The Trust for Public Lands and the American College of Sports Medicine have recently released studies that reconfirm the Washington region’s high quality of living. In fact, based on the past few years’ findings, this is a continuing pattern for the region.
Two recent articles that appeared in the Washington Post highlight how fit Washingtonians are as well as how much and accessible parks are in our region. For the third year in a row, the American College of Sports Medicine’s American Fitness Index ranked this region as the nation’s healthiest.
The Post article noted that “Eighty percent of area residents surveyed reported exercising in the previous 30 days, although only about 25 percent were meeting the Centers for Disease Control and Prevention’s aerobic guidelines, according to the report. Twenty-five percent of residents are obese, and more than 96 percent live within a 10-minute walk to a park. Nearly 18 percent eat three or more servings of vegetables per day,” the report says. However, the report did mention that there are some existing disparities among lower income areas of the region (such as Anacostia) where better access to parks and obesity are still of concern.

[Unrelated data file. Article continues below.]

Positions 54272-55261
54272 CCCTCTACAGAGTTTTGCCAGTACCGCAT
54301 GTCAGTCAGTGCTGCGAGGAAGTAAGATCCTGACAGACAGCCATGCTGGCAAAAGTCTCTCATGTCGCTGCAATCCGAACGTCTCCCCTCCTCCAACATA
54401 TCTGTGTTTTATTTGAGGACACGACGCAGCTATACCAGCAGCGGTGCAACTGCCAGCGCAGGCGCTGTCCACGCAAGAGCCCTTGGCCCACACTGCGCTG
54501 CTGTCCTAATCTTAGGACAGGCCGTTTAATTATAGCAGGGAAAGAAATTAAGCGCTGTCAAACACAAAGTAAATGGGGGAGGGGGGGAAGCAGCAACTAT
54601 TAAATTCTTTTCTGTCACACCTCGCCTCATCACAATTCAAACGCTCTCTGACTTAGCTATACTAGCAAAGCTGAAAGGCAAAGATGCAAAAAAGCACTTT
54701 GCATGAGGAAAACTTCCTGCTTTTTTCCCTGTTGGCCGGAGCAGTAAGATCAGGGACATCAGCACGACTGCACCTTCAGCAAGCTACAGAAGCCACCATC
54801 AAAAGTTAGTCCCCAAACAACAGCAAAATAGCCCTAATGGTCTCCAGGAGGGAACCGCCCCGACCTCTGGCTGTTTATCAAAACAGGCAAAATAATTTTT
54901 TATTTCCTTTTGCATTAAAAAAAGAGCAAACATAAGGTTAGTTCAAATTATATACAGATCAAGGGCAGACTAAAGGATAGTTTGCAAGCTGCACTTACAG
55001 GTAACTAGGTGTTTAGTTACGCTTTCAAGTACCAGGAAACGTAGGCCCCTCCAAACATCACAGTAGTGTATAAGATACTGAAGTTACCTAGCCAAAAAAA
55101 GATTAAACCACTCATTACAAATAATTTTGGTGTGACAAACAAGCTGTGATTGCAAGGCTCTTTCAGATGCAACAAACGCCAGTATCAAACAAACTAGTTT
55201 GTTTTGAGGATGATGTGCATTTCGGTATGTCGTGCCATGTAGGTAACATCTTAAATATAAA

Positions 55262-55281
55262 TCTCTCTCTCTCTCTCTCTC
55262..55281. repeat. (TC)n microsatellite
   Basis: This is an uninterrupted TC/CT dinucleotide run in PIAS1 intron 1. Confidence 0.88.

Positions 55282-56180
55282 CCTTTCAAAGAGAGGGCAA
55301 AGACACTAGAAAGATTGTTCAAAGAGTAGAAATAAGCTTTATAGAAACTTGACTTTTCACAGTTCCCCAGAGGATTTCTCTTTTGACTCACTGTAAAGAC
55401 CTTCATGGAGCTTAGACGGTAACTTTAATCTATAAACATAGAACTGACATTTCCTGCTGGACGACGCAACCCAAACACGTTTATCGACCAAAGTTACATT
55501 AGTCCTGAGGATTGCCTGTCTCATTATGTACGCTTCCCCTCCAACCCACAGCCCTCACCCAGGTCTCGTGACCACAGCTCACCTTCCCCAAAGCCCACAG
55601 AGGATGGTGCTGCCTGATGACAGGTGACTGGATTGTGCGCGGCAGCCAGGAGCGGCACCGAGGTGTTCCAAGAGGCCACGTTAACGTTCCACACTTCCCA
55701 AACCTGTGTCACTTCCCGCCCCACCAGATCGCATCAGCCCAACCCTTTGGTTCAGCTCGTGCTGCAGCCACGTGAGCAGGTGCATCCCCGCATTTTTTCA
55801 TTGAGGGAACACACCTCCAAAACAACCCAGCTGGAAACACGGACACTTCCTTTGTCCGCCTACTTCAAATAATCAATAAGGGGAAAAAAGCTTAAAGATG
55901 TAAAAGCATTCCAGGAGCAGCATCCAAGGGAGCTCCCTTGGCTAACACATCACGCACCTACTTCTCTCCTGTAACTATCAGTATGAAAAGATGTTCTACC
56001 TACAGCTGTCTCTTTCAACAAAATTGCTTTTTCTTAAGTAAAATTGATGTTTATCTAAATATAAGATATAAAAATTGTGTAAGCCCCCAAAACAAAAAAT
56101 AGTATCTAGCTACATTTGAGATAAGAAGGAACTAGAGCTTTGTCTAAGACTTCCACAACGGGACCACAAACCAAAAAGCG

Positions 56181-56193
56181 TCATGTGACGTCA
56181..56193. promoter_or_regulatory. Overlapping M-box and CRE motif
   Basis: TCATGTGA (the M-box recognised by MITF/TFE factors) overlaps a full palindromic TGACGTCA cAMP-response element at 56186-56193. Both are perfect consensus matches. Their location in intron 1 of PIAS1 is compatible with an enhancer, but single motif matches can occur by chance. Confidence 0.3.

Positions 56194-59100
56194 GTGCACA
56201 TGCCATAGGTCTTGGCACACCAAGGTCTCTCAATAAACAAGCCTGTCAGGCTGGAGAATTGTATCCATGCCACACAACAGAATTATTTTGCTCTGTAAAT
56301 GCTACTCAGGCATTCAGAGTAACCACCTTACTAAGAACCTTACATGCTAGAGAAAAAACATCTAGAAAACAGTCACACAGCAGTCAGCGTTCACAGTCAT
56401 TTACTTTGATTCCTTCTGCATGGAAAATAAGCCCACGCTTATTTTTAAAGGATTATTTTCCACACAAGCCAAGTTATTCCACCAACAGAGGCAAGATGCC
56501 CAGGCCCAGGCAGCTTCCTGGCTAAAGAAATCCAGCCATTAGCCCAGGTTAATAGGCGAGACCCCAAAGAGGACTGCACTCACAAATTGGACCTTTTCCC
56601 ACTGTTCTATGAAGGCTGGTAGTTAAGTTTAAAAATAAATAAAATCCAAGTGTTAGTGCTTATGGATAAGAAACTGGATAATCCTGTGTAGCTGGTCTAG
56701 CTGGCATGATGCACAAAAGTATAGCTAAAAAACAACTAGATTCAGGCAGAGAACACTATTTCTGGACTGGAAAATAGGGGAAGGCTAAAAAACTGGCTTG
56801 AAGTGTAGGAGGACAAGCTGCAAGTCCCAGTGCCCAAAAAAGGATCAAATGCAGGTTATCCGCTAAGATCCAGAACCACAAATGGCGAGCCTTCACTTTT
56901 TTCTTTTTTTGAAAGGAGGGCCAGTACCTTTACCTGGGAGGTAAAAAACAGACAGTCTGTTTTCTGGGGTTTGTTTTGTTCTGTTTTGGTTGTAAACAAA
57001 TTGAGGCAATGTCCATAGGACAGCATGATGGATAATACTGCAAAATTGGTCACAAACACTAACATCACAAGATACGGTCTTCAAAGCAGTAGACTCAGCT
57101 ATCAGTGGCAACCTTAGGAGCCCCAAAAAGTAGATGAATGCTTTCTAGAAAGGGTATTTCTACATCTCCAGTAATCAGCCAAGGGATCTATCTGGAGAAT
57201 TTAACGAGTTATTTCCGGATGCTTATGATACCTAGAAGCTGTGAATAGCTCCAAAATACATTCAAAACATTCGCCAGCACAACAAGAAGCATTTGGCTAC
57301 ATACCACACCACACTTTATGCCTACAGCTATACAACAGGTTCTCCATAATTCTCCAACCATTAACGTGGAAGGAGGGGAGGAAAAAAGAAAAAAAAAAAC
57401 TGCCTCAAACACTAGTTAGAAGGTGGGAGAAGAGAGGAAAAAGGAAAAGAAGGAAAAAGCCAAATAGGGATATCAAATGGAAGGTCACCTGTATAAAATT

According to the index, the top five healthiest metro area were:
The Trust for Public Lands (TPL) study examined parkland in 100 of the nation’s largest cities and found that D.C. ranked third (same as in 2015) and Arlington County fourth. The study ranked regions according to park size, accessibility and the types of amenities that exist in the park (playgrounds, trails, etc.). The rankings actually take into account the per capita amount that the locality spends on park related amenities and land. The report noted that DC spends $287 per resident and Arlington $235/resident. However, these numbers also include expenditures by the National Park Service, which has a large presence in both localities.
As with the American College of Sports Medicine study, TPL also noted that there are disparities in the availability of some recreational facilities in lower income sections. For instance, DC scored low for playgrounds, and Arlington could improve the number of basketball facilities.
All in all both studies show that this region is not only fit, but has great access to recreational facilities as well. And with a growing network of trails and biking/walking facilities in our region, many residents can access these amenities without driving a car, a huge bonus for both our fitness and our regional environment!